Black Sea grain deal to expire Monday if Russia quits

Black Sea grain deal to expire Monday if Russia quits

A pact that has allowed the safe Black Sea export of grain from Ukraine for the past year will expire at the end of Monday if Russia does not agree to extend the agreement brokered by the United Nations and Turkey to combat a global food crisis worsened by Russia's invasion of its neighbor.

The last ship left Ukraine under the deal on Sunday. Russia's February 2022 invasion and blockade of Ukraine's Black Sea ports sent global grain prices soaring. Ukraine and Russia are among the world's top grain exporters.

Nearly 33 million metric tons of corn, wheat and other grains have been exported by Ukraine under the arrangement.

Russia has threatened to quit the pact because it has said its demands to improve its own grain and fertilizer exports have not been met. Russia also has complained that not enough grain has reached poor countries.

The United Nations has argued that the arrangement has benefited those states by helping lower food prices more than 20% globally.

Foreign Minister Sergei Lavrov said on Thursday that Russia had already begun talking to Turkey about a plan to ensure that Russian wheat - possibly processed by Turkey - reaches countries in need regardless of the Black Sea deal's fate.

The U.N. Security Council is due to discuss Ukraine at a meeting on Monday chaired by British Foreign Secretary James Cleverly. Britain is president of the 15-member council for July. Several other European foreign ministers are also expected to attend the meeting.

The United Nations has said its World Food Program has procured 80% of its wheat so far in 2023 from Ukraine - up from 50% in 2021 and 2022.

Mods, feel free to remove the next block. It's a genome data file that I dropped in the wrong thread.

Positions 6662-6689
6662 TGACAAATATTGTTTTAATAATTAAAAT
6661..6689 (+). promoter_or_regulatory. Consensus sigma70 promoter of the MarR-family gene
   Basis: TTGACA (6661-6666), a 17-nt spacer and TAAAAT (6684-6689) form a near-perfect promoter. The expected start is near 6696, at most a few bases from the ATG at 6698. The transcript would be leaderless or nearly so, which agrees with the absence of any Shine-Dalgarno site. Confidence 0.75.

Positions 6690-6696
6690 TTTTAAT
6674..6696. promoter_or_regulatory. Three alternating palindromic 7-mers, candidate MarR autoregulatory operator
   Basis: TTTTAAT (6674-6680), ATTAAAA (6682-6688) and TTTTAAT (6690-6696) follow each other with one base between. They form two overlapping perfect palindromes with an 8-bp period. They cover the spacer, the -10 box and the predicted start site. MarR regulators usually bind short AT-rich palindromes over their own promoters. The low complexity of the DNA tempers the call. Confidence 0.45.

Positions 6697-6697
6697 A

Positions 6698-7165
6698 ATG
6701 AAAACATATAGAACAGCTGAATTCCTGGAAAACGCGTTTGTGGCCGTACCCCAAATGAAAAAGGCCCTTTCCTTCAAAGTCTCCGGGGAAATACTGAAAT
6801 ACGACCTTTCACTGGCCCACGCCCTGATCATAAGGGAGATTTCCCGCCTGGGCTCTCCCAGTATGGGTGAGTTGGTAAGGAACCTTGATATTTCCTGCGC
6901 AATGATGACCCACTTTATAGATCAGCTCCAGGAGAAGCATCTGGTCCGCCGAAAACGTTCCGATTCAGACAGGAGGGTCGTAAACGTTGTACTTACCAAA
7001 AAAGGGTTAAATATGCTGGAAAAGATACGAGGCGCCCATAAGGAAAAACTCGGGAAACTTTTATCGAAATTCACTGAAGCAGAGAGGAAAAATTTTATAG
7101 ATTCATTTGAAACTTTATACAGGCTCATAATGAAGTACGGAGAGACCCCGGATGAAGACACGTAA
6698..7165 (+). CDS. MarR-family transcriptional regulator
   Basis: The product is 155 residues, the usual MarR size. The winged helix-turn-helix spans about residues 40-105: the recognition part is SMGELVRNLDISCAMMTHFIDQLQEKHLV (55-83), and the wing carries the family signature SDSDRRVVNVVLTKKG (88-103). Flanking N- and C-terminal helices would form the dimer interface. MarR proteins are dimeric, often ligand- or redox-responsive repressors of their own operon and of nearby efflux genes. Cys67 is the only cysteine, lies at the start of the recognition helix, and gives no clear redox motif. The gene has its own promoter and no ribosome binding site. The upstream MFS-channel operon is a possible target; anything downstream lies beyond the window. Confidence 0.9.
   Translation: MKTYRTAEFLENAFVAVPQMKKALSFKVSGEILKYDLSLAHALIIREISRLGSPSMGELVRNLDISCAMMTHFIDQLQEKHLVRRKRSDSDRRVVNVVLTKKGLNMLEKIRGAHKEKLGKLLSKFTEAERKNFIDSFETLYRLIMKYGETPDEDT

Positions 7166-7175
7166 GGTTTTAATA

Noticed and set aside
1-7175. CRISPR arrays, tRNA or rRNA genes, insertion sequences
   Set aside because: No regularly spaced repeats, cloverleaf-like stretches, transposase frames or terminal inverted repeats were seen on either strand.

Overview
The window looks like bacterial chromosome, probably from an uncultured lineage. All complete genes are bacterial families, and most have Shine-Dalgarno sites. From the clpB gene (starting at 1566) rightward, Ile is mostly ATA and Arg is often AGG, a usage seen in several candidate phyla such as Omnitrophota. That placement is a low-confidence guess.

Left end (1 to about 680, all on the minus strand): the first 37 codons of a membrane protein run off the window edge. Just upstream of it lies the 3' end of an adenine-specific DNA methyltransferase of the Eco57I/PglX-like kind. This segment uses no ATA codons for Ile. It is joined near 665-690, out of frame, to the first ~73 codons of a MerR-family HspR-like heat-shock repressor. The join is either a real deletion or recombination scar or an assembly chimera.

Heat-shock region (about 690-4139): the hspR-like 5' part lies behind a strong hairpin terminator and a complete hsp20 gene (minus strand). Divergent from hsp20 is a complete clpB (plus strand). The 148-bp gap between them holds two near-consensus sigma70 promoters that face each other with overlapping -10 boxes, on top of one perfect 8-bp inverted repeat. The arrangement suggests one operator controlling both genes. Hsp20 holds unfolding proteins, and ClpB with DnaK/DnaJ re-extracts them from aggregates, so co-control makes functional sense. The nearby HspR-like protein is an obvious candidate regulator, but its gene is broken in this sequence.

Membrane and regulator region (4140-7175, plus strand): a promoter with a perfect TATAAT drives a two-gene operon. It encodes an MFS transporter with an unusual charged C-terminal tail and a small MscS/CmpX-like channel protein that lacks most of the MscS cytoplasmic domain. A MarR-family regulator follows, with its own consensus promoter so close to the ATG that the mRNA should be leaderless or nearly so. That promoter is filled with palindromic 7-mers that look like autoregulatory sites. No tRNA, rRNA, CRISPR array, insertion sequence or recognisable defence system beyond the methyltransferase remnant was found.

The World Food Program has shipped about 725,000 metric tons of Ukrainian wheat to Afghanistan, Sudan, Djibouti, Ethiopia, Kenya, Somalia and Yemen to fight hunger.

The world body has said the deal so far has supplied grain to 45 countries in three continents - 46% to Asia, 40% to Western Europe, 12% to Africa and 1% to Eastern Europe.

Russia has agreed three times in the past year to extend the Black Sea deal, but also briefly suspended its participation at the end of October in response to a drone attack on its fleet in Crimea.

To convince Russia to agree to the Black Sea deal, a three-year deal was also struck in July 2022 under which U.N. officials agreed to help Russia get its food and fertilizer exports to foreign markets.

While Russian exports of food and fertilizer are not subject to Western sanctions imposed after Russia's invasion, Moscow has said restrictions on payments, logistics and insurance have amounted to a barrier to shipments.

A key Russian demand has been for the Russian Agricultural Bank (Rosselkhozbank) to be reconnected to the SWIFT international payments system. The bank was cut off from SWIFT by the European Union in June 2022 over Russia's invasion.

U.N. Secretary-General Antonio Guterres made a final effort on Tuesday to convince Russian President Vladimir Putin to extend the Black Sea grain deal for several months in exchange for the EU connecting a subsidiary of Rosselkhozbank to SWIFT for grain and fertilizer transactions, sources said.

Guterres is still waiting for a response from Putin, according to a U.N. spokesperson.

As a workaround to the lack of access to SWIFT, U.N. officials already have gotten U.S. bank JPMorgan Chase & Co (NYSE:JPM) to start processing some Russian grain export payments with reassurances from the U.S. government.

The United Nations is also working with the African Export-Import Bank to create a platform to help process transactions for Russian exports of grain and fertilizer to Africa, a U.N. trade official told Reuters last month.